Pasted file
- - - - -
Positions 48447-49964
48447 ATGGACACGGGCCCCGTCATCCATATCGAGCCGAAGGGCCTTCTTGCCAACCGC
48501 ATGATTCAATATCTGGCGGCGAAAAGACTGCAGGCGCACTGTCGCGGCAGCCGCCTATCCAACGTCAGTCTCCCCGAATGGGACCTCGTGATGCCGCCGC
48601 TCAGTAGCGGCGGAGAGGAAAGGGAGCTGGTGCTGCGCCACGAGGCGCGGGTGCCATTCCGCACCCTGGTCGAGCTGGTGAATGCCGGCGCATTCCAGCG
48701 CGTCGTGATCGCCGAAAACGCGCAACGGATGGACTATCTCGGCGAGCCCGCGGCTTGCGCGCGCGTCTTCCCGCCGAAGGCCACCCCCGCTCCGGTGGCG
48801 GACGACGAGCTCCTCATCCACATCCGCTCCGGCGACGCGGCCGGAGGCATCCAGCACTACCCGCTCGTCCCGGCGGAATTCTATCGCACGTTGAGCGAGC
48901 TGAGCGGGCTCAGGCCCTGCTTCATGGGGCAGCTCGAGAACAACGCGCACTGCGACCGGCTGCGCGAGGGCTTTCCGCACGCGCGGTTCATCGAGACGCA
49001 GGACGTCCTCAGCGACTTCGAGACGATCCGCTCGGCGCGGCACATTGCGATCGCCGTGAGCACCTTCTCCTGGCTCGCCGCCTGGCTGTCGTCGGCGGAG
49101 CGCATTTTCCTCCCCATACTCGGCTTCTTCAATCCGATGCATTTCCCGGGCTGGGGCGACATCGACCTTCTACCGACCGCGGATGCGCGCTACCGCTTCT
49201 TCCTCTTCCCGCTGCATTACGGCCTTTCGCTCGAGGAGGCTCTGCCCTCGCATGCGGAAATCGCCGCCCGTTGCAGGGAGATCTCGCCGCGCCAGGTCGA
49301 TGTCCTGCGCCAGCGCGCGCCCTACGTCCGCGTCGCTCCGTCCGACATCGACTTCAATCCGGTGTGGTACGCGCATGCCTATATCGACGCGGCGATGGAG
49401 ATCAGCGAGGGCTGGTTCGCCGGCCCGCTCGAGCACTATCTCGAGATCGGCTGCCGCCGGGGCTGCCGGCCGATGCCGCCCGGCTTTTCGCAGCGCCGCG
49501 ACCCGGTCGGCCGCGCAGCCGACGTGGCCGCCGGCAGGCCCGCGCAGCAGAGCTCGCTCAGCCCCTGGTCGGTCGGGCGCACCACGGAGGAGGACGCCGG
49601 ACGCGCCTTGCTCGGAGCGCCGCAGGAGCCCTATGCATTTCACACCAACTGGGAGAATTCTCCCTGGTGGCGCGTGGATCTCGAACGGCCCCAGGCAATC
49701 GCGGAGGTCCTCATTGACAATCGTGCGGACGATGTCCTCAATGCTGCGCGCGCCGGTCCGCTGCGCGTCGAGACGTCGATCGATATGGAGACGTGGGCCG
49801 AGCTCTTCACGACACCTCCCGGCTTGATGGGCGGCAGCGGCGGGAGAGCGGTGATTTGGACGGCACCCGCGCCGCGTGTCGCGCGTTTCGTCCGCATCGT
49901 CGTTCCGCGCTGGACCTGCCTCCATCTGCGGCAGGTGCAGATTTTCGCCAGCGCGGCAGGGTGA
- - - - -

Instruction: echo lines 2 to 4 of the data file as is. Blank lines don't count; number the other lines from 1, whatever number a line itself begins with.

48447 ATGGACACGGGCCCCGTCATCCATATCGAGCCGAAGGGCCTTCTTGCCAACCGC
48501 ATGATTCAATATCTGGCGGCGAAAAGACTGCAGGCGCACTGTCGCGGCAGCCGCCTATCCAACGTCAGTCTCCCCGAATGGGACCTCGTGATGCCGCCGC
48601 TCAGTAGCGGCGGAGAGGAAAGGGAGCTGGTGCTGCGCCACGAGGCGCGGGTGCCATTCCGCACCCTGGTCGAGCTGGTGAATGCCGGCGCATTCCAGCG